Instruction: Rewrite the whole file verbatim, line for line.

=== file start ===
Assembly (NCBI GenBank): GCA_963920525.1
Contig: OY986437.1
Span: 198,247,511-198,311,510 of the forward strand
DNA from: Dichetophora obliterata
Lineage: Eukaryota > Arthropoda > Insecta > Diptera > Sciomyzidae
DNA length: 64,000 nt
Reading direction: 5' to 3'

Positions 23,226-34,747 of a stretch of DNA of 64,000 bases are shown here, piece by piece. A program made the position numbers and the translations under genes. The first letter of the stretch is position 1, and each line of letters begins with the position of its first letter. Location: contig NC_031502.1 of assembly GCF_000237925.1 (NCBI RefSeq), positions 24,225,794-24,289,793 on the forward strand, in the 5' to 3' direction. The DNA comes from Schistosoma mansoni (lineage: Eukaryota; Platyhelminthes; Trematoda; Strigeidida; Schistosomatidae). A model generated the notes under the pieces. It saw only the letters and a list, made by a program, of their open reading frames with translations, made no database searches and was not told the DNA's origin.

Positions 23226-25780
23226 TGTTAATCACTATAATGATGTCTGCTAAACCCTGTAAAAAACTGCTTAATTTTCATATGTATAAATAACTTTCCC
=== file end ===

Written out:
Assembly (NCBI GenBank): GCA_963920525.1
Contig: OY986437.1
Span: 198,247,511-198,311,510 of the forward strand
DNA from: Dichetophora obliterata
Lineage: Eukaryota > Arthropoda > Insecta > Diptera > Sciomyzidae
DNA length: 64,000 nt
Reading direction: 5' to 3'

Positions 23,226-34,747 of a stretch of DNA of 64,000 bases are shown here, piece by piece. A program made the position numbers and the translations under genes. The first letter of the stretch is position 1, and each line of letters begins with the position of its first letter. Location: contig NC_031502.1 of assembly GCF_000237925.1 (NCBI RefSeq), positions 24,225,794-24,289,793 on the forward strand, in the 5' to 3' direction. The DNA comes from Schistosoma mansoni (lineage: Eukaryota; Platyhelminthes; Trematoda; Strigeidida; Schistosomatidae). A model generated the notes under the pieces. It saw only the letters and a list, made by a program, of their open reading frames with translations, made no database searches and was not told the DNA's origin.

Positions 23226-25780
23226 TGTTAATCACTATAATGATGTCTGCTAAACCCTGTAAAAAACTGCTTAATTTTCATATGTATAAATAACTTTCCC